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Granholm's Broken Promise

During Michigan Gov. Jennifer Granholm's final State of the State address last month, she announced her plan to revive the Michigan Promise Scholarship that she had eliminated to meet the budget in 2009. But Granholm doesn't intend to keep the scholarship in its original form. She wants to withhold the $4,000 previously given up front to high school seniors, and instead give it to Michigan college graduates who remain in the state at least a year after graduation.

If the Michigan Senate approves her proposal, it will be the second time that she has failed the students in Michigan. As a high school senior, it will be the second time that she has failed me.Until a few years ago, I was dead-set on attending the University of Michigan, but soon realized that UM, as well as many other Michigan schools, don't provide the aid that the out-of-state universities do. Like thousands of other Michigan seniors, I was banking on receiving such awards as the Promise Scholarship this year, but now I will have to go without it. Which really means, I'll have to go to school out-of-state.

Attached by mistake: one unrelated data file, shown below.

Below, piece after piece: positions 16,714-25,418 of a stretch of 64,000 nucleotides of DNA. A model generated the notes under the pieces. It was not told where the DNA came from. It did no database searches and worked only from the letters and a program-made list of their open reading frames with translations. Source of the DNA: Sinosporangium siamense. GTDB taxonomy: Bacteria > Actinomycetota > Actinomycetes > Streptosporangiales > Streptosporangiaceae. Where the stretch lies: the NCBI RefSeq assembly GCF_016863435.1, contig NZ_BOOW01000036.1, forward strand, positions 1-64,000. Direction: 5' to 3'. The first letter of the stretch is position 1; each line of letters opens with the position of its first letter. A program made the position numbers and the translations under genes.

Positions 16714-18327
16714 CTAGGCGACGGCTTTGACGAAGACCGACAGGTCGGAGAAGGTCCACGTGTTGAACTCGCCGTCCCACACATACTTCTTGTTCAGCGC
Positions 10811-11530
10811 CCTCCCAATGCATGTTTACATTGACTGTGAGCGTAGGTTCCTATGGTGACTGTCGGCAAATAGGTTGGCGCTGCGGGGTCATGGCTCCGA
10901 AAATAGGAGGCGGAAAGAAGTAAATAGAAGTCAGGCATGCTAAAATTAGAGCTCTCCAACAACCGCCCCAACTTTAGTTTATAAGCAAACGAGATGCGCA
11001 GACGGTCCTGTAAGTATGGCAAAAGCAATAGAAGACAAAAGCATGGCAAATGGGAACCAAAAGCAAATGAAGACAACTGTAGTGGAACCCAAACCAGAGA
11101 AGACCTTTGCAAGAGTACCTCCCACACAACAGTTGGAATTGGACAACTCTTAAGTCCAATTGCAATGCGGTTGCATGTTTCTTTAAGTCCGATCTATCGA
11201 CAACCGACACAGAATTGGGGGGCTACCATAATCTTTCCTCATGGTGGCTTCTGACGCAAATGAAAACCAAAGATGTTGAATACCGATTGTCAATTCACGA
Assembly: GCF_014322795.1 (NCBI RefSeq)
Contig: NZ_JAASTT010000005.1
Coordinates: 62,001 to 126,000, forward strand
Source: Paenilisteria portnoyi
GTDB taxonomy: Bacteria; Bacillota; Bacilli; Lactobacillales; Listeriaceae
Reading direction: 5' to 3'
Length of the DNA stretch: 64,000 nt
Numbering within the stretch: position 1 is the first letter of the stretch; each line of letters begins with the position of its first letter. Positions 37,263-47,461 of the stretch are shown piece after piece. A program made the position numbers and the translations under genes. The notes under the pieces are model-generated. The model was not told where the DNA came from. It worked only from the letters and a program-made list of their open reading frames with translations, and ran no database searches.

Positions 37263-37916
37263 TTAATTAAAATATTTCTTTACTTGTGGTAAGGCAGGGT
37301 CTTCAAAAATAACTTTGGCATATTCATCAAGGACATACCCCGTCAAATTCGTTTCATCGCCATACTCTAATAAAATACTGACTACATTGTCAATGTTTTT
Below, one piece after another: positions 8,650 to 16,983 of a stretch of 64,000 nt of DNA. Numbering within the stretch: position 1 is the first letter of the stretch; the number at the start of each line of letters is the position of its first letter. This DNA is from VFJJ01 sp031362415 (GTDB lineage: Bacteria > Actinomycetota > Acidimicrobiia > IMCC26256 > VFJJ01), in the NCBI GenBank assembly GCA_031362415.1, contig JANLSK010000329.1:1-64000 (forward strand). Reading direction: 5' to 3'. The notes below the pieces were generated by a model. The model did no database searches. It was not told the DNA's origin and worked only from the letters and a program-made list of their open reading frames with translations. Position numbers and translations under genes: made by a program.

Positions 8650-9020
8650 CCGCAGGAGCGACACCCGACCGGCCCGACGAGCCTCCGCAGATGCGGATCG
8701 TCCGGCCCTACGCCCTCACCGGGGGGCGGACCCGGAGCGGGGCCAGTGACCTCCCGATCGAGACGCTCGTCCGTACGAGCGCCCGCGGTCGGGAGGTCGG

While I understand that Granholm's intentions are good (she wants to keep the talent pool in Michigan), this proposal will severely handicap high school seniors. They won't have access to the money when they need it most. Not only that, but the proposal will penalize college grads who are unable to find a job in Michigan's dwindling economy.

Granholm says she wants students to stay, but she's not giving us a reason to.

Liz Sawyer, a senior at Waterford Kettering High School, is part of the "TIME 11", a group of Detroit area high-school students working with Assignment Detroit.

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